What started as a simple programme to teach rural children English is now an annual affair that brings the community and university student volunteers together for fun-filled language activities
NO child should be left behind in education, especially when it comes to learning English.
Even if they come from rural areas and do not have access to fancy tuition centres or top notch English teachers in schools, these children deserve to have the same opportunities as their peers in urban areas of Malaysia.
Based on this philosophy, Reading Bus Club founder Cheli Nadarajah, 58, started providing English language lessons to children from rural areas throughout Malaysia.
For the past five years, Nadarajah together with his Reading Bus Club team, Sunway University and the people of Ijok have been organising the Reading Bus English Camp for primary school pupils of Ijok.
“We just want to encourage them to use English,” he says.
This year, the camp was divided into four sections – grammar, vocabulary, storytelling and reading – for Years Four and Five pupils.
Student volunteers from Sunway University and cultural exchange students from Lancaster University, England, became the facilitators and “teachers” for the pupils in each classroom.
The short, 30-minute lessons were kept informal so that it did not feel like ordinary, boring school English language classes.
At the storytelling station, the adult students captivated their young audience with the tale of the Princess and The Pea, complete with costumes and sound effects.
The pupils were not allowed to remain passive and watch the show though.
They were asked to read along from a booklet and even take on some roles in the play.
All of this was to encourage the children to speak in English and have fun with it.
The grammar lessons involved throwing a paper ball and the pupil that catches it would be asked to name their favourite food, colour or animal.
Those who shared the same favourites would then group together to learn about verbs.
In 2014, Lancaster University students joined the camp making the collaboration with Sunway University even more meaningful.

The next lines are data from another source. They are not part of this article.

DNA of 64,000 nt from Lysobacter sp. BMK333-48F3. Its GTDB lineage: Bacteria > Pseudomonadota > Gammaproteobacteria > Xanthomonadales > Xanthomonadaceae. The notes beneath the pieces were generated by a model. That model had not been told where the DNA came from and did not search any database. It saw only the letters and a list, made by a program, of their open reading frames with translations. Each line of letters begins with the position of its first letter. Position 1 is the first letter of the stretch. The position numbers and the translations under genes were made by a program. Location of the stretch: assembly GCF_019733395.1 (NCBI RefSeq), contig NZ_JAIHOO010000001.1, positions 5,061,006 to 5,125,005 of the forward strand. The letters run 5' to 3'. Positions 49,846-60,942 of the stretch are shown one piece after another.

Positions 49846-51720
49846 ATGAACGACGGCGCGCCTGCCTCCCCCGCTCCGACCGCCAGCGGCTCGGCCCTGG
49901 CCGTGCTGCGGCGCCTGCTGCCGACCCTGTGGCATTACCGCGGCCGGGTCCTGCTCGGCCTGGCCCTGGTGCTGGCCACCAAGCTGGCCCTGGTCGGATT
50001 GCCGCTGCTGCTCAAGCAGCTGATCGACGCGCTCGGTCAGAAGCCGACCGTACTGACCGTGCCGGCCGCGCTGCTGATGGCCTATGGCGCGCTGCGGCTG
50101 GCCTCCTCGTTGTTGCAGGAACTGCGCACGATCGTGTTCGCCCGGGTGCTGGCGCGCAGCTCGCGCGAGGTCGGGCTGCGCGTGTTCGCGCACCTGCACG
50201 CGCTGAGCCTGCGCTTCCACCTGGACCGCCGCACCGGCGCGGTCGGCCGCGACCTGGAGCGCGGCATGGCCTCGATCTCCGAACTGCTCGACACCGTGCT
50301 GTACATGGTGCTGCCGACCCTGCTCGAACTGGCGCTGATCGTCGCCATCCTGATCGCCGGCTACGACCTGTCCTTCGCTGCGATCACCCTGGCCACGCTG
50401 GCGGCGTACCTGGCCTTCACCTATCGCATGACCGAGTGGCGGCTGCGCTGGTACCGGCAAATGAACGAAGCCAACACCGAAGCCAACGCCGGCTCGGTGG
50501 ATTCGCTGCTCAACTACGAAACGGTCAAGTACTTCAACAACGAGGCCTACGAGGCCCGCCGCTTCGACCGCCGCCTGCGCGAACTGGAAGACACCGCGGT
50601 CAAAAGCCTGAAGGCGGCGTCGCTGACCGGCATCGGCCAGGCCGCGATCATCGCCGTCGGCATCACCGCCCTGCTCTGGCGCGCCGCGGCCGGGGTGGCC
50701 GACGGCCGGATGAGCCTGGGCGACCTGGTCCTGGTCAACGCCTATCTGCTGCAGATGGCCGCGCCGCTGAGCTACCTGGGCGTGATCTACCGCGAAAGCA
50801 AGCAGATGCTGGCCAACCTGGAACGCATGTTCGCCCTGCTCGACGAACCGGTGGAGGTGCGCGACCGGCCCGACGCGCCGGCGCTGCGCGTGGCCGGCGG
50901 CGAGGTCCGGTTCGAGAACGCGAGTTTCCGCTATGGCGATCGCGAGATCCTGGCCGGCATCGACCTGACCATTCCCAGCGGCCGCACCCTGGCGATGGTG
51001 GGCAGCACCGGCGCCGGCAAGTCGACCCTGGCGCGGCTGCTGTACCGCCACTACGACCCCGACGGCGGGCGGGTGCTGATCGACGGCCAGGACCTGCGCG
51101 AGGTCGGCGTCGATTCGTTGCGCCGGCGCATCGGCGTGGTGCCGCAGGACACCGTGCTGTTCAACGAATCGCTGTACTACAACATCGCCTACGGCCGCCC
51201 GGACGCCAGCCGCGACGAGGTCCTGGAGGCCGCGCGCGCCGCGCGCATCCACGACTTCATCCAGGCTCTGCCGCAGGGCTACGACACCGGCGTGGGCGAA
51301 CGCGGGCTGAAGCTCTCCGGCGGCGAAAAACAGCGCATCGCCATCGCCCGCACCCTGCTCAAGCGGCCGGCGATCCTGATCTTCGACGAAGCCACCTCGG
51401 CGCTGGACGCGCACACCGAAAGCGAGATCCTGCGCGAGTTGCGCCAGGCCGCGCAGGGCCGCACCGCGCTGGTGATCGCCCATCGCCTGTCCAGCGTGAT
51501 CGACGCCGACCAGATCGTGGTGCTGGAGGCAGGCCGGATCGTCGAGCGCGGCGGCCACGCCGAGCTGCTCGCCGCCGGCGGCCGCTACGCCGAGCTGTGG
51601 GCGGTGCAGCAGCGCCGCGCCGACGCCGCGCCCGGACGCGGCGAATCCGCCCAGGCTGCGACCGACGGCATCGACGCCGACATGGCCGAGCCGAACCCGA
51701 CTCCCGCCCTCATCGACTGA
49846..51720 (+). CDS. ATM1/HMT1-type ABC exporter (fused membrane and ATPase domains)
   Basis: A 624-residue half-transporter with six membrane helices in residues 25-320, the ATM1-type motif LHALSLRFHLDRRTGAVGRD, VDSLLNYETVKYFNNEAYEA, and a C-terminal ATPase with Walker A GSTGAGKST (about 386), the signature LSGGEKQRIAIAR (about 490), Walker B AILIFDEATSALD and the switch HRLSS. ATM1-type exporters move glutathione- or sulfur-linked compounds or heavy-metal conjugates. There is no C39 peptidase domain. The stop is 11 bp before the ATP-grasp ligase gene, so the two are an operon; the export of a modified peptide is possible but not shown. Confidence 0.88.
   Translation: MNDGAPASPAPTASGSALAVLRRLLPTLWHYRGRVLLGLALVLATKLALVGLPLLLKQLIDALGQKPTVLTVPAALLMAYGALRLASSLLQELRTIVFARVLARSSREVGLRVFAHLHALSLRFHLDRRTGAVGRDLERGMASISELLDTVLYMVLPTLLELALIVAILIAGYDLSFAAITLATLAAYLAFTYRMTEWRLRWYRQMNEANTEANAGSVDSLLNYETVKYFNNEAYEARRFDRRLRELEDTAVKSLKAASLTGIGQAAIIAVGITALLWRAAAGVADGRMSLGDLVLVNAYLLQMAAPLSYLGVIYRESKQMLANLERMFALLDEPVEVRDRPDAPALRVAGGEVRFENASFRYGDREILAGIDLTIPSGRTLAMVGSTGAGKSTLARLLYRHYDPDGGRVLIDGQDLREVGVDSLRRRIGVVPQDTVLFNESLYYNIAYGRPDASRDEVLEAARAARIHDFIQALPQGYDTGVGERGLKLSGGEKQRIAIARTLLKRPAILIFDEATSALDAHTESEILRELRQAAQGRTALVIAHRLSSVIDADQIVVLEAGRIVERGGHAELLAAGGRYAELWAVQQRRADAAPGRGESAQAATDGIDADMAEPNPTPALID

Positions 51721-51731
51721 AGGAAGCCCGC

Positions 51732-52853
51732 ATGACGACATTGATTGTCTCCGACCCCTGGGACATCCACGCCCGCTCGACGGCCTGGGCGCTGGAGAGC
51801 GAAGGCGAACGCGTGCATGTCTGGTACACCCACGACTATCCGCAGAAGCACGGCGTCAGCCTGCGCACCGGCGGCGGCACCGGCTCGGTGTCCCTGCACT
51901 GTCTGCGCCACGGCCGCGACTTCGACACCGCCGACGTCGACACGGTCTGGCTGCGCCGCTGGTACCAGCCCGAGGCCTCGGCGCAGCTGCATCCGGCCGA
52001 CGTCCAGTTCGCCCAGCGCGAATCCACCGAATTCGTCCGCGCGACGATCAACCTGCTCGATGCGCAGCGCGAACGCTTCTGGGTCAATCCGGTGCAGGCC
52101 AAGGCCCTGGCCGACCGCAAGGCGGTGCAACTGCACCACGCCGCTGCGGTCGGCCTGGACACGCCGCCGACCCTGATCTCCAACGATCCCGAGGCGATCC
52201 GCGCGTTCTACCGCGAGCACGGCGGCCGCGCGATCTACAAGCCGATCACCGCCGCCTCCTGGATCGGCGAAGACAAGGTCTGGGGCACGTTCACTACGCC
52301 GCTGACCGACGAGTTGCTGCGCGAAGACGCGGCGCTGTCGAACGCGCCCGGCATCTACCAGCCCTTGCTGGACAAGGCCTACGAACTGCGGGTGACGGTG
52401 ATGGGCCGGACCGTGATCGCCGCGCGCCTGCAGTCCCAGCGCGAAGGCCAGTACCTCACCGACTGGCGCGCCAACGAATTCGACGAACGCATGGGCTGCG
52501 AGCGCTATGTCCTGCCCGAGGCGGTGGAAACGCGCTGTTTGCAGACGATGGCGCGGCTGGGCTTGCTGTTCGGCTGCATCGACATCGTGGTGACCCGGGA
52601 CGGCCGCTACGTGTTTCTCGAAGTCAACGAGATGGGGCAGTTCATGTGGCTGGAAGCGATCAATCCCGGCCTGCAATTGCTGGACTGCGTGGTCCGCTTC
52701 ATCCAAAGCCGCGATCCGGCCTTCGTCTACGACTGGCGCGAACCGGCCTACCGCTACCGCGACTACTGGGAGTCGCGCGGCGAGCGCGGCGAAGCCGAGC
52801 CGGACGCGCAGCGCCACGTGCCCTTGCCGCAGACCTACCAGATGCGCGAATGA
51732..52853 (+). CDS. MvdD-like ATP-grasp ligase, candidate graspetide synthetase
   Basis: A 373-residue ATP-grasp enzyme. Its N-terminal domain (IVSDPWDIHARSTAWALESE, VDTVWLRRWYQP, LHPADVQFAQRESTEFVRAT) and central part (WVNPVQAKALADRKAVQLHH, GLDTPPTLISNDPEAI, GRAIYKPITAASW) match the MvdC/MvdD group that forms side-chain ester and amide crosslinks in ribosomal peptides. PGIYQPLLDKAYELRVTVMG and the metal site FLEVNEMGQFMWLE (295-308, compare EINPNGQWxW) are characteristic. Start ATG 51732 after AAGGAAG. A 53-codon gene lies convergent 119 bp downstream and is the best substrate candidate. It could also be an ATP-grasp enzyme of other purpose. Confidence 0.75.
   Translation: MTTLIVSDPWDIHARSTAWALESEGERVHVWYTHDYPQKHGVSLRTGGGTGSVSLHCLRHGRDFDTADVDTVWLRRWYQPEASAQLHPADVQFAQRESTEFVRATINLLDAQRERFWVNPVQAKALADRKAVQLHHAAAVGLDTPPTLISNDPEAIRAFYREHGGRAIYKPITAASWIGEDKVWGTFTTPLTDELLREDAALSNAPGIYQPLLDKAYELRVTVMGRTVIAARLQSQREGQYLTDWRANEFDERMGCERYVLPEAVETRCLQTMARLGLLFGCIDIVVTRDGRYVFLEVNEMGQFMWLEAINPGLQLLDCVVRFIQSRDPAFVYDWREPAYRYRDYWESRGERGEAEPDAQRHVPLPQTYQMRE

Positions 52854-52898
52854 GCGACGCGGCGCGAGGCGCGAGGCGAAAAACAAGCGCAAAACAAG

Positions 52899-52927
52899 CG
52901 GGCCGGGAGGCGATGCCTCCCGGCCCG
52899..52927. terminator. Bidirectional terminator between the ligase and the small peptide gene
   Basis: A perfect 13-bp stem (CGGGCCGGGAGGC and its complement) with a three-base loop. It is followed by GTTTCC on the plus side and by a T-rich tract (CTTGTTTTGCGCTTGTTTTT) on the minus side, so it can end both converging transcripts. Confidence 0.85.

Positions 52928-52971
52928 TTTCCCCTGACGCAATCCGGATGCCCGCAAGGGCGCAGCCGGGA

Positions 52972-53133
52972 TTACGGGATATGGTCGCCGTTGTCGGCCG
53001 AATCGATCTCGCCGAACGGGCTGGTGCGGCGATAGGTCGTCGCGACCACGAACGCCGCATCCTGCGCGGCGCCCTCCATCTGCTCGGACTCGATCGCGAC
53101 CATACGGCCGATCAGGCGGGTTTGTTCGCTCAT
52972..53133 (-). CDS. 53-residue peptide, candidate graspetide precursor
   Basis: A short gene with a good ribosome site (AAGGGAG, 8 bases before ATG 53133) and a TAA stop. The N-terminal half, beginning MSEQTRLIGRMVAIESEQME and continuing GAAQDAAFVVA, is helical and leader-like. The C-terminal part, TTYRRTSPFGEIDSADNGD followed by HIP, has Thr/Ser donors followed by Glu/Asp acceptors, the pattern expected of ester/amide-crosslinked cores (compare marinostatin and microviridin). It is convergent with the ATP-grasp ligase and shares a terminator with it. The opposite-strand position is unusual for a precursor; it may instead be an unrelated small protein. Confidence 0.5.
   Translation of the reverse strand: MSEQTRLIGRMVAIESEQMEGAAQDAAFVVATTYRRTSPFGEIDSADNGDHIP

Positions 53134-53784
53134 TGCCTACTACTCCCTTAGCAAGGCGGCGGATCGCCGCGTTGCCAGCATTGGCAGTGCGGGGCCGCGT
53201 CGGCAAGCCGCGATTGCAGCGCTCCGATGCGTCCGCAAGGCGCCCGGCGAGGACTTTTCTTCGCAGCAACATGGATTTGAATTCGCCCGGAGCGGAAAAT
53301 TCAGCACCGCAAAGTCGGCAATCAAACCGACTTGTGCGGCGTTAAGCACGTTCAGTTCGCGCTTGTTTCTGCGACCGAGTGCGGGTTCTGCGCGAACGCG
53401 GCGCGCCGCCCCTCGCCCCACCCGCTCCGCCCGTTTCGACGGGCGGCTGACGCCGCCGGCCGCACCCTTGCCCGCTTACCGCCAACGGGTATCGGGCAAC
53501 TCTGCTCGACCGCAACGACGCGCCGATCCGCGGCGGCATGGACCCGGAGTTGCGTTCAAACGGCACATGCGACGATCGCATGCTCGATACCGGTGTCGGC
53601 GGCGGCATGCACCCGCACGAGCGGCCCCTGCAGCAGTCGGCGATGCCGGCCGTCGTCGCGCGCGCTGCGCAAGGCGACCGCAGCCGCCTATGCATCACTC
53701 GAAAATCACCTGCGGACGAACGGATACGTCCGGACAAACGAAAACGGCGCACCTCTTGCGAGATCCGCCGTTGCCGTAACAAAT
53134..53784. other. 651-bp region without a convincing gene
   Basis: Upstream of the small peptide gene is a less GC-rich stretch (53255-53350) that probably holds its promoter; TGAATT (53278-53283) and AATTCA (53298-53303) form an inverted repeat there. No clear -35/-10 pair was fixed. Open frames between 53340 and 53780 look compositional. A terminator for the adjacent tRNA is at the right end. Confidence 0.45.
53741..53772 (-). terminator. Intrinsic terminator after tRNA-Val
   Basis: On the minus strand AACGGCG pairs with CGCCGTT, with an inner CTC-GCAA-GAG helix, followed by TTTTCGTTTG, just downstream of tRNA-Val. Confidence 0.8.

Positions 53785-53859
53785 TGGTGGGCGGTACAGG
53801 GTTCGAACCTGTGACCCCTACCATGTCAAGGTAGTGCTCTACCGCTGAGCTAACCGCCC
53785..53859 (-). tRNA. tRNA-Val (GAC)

This year, 14 cultural exchange students got the opportunity to interact with the children.
Among them was Samia Durrani, 21, who felt even more inspired to help the children after a talk with Nadarajah.
“We were really excited to come here and teach the children, just to give something back to the community,” she says, adding that she was in the grammar classroom.
Also from Lancaster University was Masters student Hayley Keohane, 22.
For her, the best part of helping out was watching the children’s faces light up with smiles as they read the books provided by the Reading Bus Club.
“We only spent 30 minutes with each group which doesn’t seem like a lot of time but it has such a positive impact.”
Former Sunway University degree in psychology student Ng Jia Yi, 22, was one of the key figures in organising the materials for this edition of the English Language Camp.
Now an intern at Sunway University, she says this year, the camp was held for Years Four and Five pupils who came from all over Ijok.
For 22-year-old Wong Shang Cheong, he says it was important for them as volunteers to instil in the pupils the importance and relevance of the English language.
He says that for some of the children, English is just another language subject taught in schools and there were some pupils in his grammar group that were completely uninterested in what was going on.